The notion is hardly surprising for a lawyer who spent a lot of time arguing for damages for his clients, even if there are few others who would – on the face of it – accept that principles of any kind can be transformed to coin.

Yet Danny Williams obviously operates on the belief that he has a political Philosopher’s Stone in his pocket.  Like its legendary alchemical predecessor that converted base metal to gold, this stone would convert electricity and oil into dollars.

The curious thing is that none of this has been reported clearly and consistently within the province.   It is doubtful that a majority of Newfoundlanders and Labradorians know anything but the old and familiar notion that links control of resources with the future. 

Yet there is no mistaking that the Williams administration has another policy firmly in place  - at exactly the same time - which would allow for the sale of resources in a fashion that directly contradicts the notion of control on which the administration claims popular support for its policies.

Little wonder in April 2008 then that Danny Williams responded so strongly when reporters asked him to scrum on his statements.  Again, as the CBC’s David Cochrane described it:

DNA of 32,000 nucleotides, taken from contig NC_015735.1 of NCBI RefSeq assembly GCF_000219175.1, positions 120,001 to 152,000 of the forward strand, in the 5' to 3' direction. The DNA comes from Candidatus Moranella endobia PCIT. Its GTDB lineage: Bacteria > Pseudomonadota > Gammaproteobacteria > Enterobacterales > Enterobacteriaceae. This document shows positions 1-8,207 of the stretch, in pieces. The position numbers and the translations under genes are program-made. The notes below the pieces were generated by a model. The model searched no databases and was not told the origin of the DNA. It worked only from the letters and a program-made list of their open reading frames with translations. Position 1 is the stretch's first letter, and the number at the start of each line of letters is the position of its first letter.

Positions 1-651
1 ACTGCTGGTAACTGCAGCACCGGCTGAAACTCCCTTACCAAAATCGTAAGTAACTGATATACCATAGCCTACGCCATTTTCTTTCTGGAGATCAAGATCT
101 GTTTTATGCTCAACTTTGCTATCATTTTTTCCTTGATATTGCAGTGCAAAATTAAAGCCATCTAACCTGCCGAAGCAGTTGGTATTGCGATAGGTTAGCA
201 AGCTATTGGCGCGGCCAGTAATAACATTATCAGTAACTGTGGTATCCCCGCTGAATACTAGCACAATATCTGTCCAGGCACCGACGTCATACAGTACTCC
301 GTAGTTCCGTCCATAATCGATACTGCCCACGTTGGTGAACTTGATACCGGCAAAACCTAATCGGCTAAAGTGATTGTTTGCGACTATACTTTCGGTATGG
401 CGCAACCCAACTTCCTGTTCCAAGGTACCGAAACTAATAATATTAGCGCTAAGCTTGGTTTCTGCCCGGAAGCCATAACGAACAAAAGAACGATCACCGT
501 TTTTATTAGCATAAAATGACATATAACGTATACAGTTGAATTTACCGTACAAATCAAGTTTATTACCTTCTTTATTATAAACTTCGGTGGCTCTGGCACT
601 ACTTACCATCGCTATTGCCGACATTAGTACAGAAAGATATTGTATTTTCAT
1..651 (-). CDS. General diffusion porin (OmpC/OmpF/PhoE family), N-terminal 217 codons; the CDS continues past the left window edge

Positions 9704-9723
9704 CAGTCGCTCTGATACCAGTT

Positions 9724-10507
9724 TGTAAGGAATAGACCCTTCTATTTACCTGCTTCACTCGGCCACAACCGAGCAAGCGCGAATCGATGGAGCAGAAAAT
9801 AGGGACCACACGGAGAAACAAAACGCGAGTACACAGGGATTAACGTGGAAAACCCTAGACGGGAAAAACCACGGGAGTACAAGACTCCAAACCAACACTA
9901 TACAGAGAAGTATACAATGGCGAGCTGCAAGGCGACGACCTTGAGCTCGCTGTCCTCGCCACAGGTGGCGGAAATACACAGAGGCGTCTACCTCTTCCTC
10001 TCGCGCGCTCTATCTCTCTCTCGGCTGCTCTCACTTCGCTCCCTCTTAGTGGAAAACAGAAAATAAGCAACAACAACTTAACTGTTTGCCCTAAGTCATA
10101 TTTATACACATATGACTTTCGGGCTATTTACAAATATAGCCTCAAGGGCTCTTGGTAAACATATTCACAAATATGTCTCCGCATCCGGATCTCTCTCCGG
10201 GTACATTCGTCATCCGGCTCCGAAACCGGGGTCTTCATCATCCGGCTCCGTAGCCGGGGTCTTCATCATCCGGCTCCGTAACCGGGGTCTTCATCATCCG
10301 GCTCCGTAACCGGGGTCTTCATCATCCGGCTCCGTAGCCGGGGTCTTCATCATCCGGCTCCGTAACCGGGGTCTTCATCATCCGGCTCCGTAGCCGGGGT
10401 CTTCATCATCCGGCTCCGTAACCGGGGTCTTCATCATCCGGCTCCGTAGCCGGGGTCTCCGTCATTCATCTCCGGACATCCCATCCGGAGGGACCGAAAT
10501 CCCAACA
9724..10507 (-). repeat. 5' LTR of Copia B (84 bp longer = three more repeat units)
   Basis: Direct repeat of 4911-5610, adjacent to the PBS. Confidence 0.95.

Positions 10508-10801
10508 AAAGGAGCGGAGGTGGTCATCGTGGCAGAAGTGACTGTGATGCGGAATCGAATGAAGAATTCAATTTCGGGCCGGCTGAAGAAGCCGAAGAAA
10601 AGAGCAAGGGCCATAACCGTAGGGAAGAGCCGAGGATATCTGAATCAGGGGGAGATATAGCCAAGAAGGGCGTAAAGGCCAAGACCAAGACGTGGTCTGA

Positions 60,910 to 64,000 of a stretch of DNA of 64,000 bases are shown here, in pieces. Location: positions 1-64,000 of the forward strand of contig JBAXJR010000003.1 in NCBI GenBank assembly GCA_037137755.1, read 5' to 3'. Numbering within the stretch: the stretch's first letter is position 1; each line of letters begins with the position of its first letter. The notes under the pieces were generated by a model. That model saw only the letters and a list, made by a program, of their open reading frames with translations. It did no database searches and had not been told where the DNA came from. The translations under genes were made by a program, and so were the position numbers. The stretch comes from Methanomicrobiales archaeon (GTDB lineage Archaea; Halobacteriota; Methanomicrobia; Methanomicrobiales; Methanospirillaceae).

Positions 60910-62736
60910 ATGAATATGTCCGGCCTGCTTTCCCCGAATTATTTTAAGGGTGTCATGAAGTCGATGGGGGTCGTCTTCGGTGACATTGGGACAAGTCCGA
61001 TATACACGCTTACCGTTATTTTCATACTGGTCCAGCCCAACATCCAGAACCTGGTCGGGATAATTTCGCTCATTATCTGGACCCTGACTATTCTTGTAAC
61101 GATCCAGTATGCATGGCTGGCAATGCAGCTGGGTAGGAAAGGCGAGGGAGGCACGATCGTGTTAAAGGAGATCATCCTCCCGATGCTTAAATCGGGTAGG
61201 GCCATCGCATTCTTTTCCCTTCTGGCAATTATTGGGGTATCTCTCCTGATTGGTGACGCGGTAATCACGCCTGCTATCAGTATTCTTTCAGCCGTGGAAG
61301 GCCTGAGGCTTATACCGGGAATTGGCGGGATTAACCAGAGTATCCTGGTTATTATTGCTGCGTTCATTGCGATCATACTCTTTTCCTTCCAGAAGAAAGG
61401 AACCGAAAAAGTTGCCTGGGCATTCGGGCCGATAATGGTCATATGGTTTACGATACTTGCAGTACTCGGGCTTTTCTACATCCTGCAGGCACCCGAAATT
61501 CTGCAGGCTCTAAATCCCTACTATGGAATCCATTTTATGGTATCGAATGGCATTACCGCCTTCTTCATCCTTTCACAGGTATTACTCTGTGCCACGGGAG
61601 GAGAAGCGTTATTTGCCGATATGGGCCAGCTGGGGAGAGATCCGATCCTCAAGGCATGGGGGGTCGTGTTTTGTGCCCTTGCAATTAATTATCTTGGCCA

We pulled him outside for a scrum to ask about it. Even before we asked a question he clarified his comments. He said he misspoke in the legislature. He wasn't talking about selling Nalcor. He was talking about selling the individual assets it acquires. [Emphasis added]

In the end, the reporters in the scrum opted to report nothing of the comments at all, including the Premier’s “clarification.”

Regardless of what the reporters decided on that busy work day, the Premier’s comments and the unsustainable internal contradiction in them are obvious in both the Premier’s criticism in the legislature of Hydro privatisation on the one hand and then the expressed interest in flipping assets to pay off debt on the other.  It doesn’t matter how often the Premier said it.

The comments take on new importance though given the Premier’s recent attack on the sale of NB Power to Hydro Quebec. 

And at the same time, as the province faces tight provincial finances, the question of exactly what is government policy on energy, control and sale of resources to meet financial needs deserves to be answered clearly and unequivocally.

Such a question can only be answered, however, if someone deigns to ask it.